This week, Pete Wells files on Krescendo, the new Boerum Hill pizzeria from West Coast expat Elizabeth Falkner and Brooklyn native Nancy Puglisi. Wells thinks that Falkner's pies are unconventional, but delicious, and he finds that the rest of the menu is full of pleasant surprises:
The quality of a restaurant's pizza often correlates negatively with that of its pastas and salads. Ms. Falkner brings the same quiet focus to all her cooking at Krescendo. Her pasta con le sarde, with toasted pebbles of Sardinian fregola, is exceptional. And while the spaghetti al pomodoro does not surpass the great version at Scarpetta, it comes close enough to survive the comparison unscathed, and it contains way less butter.The space is generic (except for the sparkly oven), and a few of the dishes don't work. But overall, Wells thinks that this is a restaurant worth seeking out. He gives Krescendo two big ones. [NYT]
Krescendo's pizza knots are more like zeppole, deep-fried dough with a tendency to be a bit undercooked at the core. But get them anyway and avoid the doughy parts, dipping the rest in the remarkably deep sauce of black garlic, calamata olives, balsamic vinegar and molasses.
Steve Cuozzo is baffled by Morimoto's new restaurant, Tribeca Canvas: "Kurobuta corn dogs? Tough little pork numbers bland as canned Vienna sausage, skewered on ice-cream bar sticks under batter theoretically crispened with fried potatoes; only one of three shaggy dogs had the least crackle. Morimoto's mac 'n' cheese 'interpretation'? Limp elbows and four unidentifiable cheeses in a somnolent alloy that a bread-crumb sprinkling failed to arouse. Stir in a poached egg on top and, voilà! It's as gooey and indistinct as before." The Cuozz gives it half a star. [NYP]
Robert Sietsema finds a mixed bag at Chez Sardine, but he recommends the sushi: "The sushi is of the fussed-over variety, yet the flavor schemes are solid, the fish fresh, and the juxtapositions pleasantly novel. A curl of brown Spanish mackerel goes exceedingly well with leeks and potatoes frizzled on top, while sea urchin wrapped in nori conceals a wad of beef underneath, as if the chef were torn between land and sea. Prices run $4 to $8 apiece, and you'd have to eat at least 15 to make a meal. These are really not drinking snacks." [VV]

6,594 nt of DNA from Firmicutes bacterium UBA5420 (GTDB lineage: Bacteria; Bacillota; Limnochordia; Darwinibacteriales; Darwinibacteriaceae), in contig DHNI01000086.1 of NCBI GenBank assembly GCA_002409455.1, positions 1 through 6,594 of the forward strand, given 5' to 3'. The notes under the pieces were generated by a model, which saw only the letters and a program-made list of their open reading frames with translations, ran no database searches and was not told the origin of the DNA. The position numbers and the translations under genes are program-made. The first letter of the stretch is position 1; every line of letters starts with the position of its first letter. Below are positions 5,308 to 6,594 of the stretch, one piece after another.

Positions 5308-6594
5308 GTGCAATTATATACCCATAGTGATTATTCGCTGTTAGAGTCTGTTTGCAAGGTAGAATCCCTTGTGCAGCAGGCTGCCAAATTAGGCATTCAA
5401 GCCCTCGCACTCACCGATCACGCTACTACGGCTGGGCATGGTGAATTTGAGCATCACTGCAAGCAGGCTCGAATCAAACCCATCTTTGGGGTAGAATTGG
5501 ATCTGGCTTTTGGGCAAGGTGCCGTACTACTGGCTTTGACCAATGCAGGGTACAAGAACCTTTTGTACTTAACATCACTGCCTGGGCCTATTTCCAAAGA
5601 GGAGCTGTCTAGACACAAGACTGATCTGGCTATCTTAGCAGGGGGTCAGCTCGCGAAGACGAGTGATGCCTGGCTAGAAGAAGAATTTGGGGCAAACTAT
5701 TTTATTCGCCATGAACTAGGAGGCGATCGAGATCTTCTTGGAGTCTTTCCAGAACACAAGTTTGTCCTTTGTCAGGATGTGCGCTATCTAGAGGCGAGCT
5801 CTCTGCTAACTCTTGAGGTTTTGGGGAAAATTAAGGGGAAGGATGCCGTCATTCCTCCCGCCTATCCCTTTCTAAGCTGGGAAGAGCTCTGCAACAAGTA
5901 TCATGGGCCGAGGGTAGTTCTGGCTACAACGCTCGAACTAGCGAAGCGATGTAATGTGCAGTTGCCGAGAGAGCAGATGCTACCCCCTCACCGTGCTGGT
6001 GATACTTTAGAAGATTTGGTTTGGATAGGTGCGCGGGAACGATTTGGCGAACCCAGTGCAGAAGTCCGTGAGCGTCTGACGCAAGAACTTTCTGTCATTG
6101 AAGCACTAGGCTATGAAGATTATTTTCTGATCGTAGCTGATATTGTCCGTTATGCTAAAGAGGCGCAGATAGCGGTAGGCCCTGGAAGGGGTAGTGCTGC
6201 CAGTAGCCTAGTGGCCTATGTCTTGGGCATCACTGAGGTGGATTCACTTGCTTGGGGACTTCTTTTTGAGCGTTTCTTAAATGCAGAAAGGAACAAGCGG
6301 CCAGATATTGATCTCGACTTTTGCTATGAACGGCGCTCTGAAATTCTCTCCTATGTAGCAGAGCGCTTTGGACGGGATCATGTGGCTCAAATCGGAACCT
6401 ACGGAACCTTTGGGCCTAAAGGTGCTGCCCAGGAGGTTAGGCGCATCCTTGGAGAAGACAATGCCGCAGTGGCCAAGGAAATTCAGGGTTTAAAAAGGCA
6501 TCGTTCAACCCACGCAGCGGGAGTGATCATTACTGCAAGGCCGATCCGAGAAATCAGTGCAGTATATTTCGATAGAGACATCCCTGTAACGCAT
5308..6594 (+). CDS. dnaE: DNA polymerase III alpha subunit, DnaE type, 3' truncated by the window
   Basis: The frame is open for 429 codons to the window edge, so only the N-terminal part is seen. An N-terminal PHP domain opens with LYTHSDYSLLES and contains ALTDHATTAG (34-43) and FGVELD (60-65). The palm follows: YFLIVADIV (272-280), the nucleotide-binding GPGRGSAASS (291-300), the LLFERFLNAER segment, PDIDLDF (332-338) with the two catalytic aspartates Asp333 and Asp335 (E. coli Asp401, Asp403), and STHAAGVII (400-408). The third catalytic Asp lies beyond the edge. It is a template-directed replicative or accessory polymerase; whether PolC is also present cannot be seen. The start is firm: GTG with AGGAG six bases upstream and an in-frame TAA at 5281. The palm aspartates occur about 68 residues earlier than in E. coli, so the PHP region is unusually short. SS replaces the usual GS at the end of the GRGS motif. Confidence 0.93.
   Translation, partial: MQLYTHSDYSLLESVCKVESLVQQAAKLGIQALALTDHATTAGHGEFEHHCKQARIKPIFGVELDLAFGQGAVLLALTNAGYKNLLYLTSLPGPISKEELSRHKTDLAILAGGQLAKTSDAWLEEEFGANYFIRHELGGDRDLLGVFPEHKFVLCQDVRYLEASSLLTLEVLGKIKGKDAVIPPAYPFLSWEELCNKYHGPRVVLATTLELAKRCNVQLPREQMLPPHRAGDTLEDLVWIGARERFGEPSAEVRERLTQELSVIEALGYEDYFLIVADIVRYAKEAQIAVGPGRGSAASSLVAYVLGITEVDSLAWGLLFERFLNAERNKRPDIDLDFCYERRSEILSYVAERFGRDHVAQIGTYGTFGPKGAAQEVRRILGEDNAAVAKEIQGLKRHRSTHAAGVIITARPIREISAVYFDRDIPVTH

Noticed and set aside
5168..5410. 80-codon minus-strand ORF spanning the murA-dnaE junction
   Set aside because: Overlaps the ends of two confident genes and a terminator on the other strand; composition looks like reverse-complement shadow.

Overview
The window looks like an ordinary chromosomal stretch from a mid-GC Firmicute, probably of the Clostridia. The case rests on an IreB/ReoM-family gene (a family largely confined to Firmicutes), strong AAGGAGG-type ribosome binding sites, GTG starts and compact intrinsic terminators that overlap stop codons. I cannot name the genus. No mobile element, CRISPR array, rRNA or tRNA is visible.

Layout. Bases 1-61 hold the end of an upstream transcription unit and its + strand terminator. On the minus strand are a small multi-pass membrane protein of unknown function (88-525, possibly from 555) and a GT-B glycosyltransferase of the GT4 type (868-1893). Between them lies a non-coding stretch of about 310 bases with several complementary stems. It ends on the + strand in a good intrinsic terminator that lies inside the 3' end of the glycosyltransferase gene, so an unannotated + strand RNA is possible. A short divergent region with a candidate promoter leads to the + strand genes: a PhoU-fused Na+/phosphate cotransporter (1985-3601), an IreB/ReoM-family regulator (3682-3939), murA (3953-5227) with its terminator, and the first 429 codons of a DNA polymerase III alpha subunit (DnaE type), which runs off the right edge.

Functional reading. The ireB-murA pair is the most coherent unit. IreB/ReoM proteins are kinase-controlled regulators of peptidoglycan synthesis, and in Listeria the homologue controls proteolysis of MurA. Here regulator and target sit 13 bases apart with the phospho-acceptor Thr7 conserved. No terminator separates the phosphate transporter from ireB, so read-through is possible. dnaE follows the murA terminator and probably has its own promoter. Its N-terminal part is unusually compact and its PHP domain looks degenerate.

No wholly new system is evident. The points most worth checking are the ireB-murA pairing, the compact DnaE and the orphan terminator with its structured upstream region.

Michael Kaminer gives two stars (out of five) to Hakkasan: "Hakkasan's not skimping on quality; meat, fish and veg look and taste topnotch. But none of the presentations do them justice. Whether a dish emerges lukewarm, oversauced or overdone, you realize the limitations of what's essentially a chain-restaurant kitchen. And none of those lapses are forgivable at these stratospheric price points." [NYDN]
Adam Platt awards one star to both Tribeca Canvas and Pig and Khao. On Morimoto's restaurant: "[T]he sense you get, as one dish is cleared away and another arrives, is that, instead of cooking from the heart, this talented chef is coming up with his slightly tortured, transparently trendy recipes by putting on a blindfold and randomly throwing darts at a map." [GS/NYM]
Jay Cheshes files on Fletcher's and BrisketTown this week. On the latter: "The brisket, Pat LaFrieda meat in a salt-and-pepper rub, deserves a host of blue ribbons. In both fatty and lean iterations, it's never dry—potent with smoke, with an intense peppery ring around the edges. Pork ribs, finished in brown sugar and maple syrup, are impressive too—dense, meaty and falling off the bone." BrisketTown gets four stars out of five; Fletcher's gets three stars out of five. [TONY]
THE ELSEWHERE: Gael Greene is floored by chef Abe Hiroki's special tasting menu at EN Japanese Brasserie, Tejal Rao digs the pies and the atmosphere at Juliana's in Dumbo, Silvia Killingsworth of Tables for Two praises the polenta and the pasta dishes at L'Apicio, and Ligaya Mishan has a wonderful sushi experience at Tanoshi on the Upper East Side.
THE BLOGS: The Immaculate Infatuation boys give a solid 8.0 to Egg in Williamsburg, the Food Doc thinks that Aska is even more accomplished than Frej, Eat Big Apple likes the setting and the food at Gaonnuri more than the service, Chekmark Eats has a unique and satisfying meal at Comodo, The Pink Pig discovers high-end French cooking at a reasonable price at Jeanne & Gaston, NYC Foodie has a great meal at Harold Dieterle's The Marrow, and NY Journal loves the food and the service at David Santos's Louro.
· All Reviews on Eater [~ENY~]